Martin Grey, a small time African American lawyer, wins a distinctly high profile court case up against a powerful and media savvy prosecution lawyer, Damon Darrell, finds himself quickly, yet mysteriously enfolded into Darrell’s immediate circle. This circle contains a small cabal of some of the most influential and successful black figures in society, and Martin, basking in the honour of being made an intimate of such a group, quickly forms an allegiance with them, despite certain misgivings when called upon to perform a strange act of initiation. Grey is then invited on a weekend of outdoor pursuits; a previous weekend of which resulted in the less than fully explained death of a former member of the group. As Martin witnesses the strange and disturbing events at the weekend retreat of ‘Forty Acres’, we, along with him, begin to bear witness to the twisted and insidiously violent events within its walls, all in the name of seeking vengeance for the sins of America’s past. Through the attempted manipulation of Martin by the cabal, and his refusal to simply see the issues raised in black and white (his name is Grey after all), he finds his highly developed moral barometer is increasingly threatened both mentally and physically…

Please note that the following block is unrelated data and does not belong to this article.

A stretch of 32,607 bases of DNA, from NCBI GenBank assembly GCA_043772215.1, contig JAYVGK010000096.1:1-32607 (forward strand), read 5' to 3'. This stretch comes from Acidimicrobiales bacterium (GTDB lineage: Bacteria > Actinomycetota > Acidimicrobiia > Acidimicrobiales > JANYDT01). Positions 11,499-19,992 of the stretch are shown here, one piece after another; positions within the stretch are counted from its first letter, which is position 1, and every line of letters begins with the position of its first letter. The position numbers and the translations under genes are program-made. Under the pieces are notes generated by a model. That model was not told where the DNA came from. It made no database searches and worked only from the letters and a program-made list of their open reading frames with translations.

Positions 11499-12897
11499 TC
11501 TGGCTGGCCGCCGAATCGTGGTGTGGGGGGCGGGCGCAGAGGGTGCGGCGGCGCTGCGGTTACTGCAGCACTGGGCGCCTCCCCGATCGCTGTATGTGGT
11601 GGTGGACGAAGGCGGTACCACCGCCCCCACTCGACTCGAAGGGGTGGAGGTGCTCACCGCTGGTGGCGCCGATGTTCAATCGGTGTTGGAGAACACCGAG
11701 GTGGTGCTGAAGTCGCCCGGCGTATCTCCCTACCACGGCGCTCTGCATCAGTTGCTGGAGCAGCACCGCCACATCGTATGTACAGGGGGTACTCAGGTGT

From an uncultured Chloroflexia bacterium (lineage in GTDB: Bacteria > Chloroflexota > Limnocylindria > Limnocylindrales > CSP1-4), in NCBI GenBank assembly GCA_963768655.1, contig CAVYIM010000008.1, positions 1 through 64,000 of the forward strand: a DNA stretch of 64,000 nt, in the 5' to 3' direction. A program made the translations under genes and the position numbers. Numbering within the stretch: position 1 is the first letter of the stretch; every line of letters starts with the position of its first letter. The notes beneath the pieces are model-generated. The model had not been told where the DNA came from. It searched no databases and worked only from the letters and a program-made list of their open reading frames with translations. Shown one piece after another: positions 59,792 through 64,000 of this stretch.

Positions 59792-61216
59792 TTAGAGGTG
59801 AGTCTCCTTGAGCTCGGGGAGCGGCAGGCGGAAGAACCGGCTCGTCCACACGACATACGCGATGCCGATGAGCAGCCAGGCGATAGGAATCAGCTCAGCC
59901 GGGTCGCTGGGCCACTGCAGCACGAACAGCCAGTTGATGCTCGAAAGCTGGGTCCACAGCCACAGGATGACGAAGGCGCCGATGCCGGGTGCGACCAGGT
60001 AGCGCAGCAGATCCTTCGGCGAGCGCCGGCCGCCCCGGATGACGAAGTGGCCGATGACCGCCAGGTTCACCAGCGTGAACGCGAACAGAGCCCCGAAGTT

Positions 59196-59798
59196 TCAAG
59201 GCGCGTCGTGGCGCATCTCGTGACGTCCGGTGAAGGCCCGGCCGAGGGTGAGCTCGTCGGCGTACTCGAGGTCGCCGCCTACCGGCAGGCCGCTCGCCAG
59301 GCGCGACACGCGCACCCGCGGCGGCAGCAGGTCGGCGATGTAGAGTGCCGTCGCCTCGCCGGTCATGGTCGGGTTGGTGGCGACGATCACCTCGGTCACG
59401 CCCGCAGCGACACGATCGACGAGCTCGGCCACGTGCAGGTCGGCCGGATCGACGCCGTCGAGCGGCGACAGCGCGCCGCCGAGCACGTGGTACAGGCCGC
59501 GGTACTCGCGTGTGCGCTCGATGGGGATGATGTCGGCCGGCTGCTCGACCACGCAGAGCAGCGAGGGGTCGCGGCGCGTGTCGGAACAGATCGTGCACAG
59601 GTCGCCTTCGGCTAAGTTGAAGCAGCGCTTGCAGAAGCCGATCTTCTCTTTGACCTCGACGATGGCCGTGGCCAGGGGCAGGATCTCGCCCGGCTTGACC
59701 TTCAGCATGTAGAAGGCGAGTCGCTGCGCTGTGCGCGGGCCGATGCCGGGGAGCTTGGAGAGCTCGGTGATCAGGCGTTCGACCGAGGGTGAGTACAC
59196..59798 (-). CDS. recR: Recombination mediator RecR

This is not an easy read, being at times brutal and uncompromising in some of its more violent scenes. There is also an incredibly surprising and shocking reveal, as to the activities that take place within the grounds of the mysterious ‘Forty Acres’, that really pushes the morality issue to the fore. It is also a book that throws up a series of extremely troubling moral and ethical dilemmas, but at the same time steadfastly reminding the reader of the immoral period of slavery and the repercussions of this for generations of black Americans. I think this is most certainly a book that will leave readers with differing opinions and perceptions, and reading this as a white British person (with our own shady involvement in the slavery period) I would be interested to see how say, a white American or African American would perceive the issues raised. There were certainly periods of the book that challenged my own moral sense, and by taking some arguments to the most extreme degree, I found my views were increasingly in line with Martin’s as the book progressed. I think that the book was powerfully effective in highlighting the dangers of extreme beliefs whether they be affiliated with race, gender or religion, but equally how persecution of a particular group of exploited people is so easily ignored and not punished and can resonate through generations.
Smith keeps a tight rein on the build up of tension throughout, slowly accelerating the pace until the breathless denouement with Martin, and those closest to him, in imminent peril, so this more than qualifies the book as a compelling thriller. More importantly though, although not a comfortable read, the book consistently raises interesting and thorny issues in both its narrative and themes. I always enjoy books that challenge the complacency of any reader, and Forty Acres certainly achieves this. If, like me, you want a book that gets you talking, and results in differences of opinion, than this is certainly the book for you. I guarantee it will make you think, and stay in your head some time after you’ve read it. That’s the sign of a good book. Forty Acres more than fits the bill.
(Forty Acres is published by Faber & Faber and thanks again to Sophie Portas for the ARC)